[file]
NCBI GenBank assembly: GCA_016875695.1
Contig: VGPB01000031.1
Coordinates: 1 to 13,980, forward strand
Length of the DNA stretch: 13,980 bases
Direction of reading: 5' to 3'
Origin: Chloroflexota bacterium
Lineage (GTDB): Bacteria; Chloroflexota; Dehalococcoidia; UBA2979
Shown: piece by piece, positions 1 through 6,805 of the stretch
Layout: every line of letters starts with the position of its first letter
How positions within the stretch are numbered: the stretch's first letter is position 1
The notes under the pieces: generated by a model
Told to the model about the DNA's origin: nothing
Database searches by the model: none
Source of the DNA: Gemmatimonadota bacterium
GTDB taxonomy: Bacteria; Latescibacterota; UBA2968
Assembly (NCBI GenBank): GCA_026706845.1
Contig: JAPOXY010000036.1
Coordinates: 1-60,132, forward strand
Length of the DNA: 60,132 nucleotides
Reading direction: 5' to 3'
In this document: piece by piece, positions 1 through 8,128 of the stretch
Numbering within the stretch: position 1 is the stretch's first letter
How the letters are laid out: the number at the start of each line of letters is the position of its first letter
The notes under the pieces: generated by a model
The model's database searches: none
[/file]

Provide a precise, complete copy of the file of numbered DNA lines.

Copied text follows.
NCBI GenBank assembly: GCA_016875695.1
Contig: VGPB01000031.1
Coordinates: 1 to 13,980, forward strand
Length of the DNA stretch: 13,980 bases
Direction of reading: 5' to 3'
Origin: Chloroflexota bacterium
Lineage (GTDB): Bacteria; Chloroflexota; Dehalococcoidia; UBA2979
Shown: piece by piece, positions 1 through 6,805 of the stretch
Layout: every line of letters starts with the position of its first letter
How positions within the stretch are numbered: the stretch's first letter is position 1
The notes under the pieces: generated by a model
Told to the model about the DNA's origin: nothing
Database searches by the model: none
Source of the DNA: Gemmatimonadota bacterium
GTDB taxonomy: Bacteria; Latescibacterota; UBA2968
Assembly (NCBI GenBank): GCA_026706845.1
Contig: JAPOXY010000036.1
Coordinates: 1-60,132, forward strand
Length of the DNA: 60,132 nucleotides
Reading direction: 5' to 3'
In this document: piece by piece, positions 1 through 8,128 of the stretch
Numbering within the stretch: position 1 is the stretch's first letter
How the letters are laid out: the number at the start of each line of letters is the position of its first letter
The notes under the pieces: generated by a model
The model's database searches: none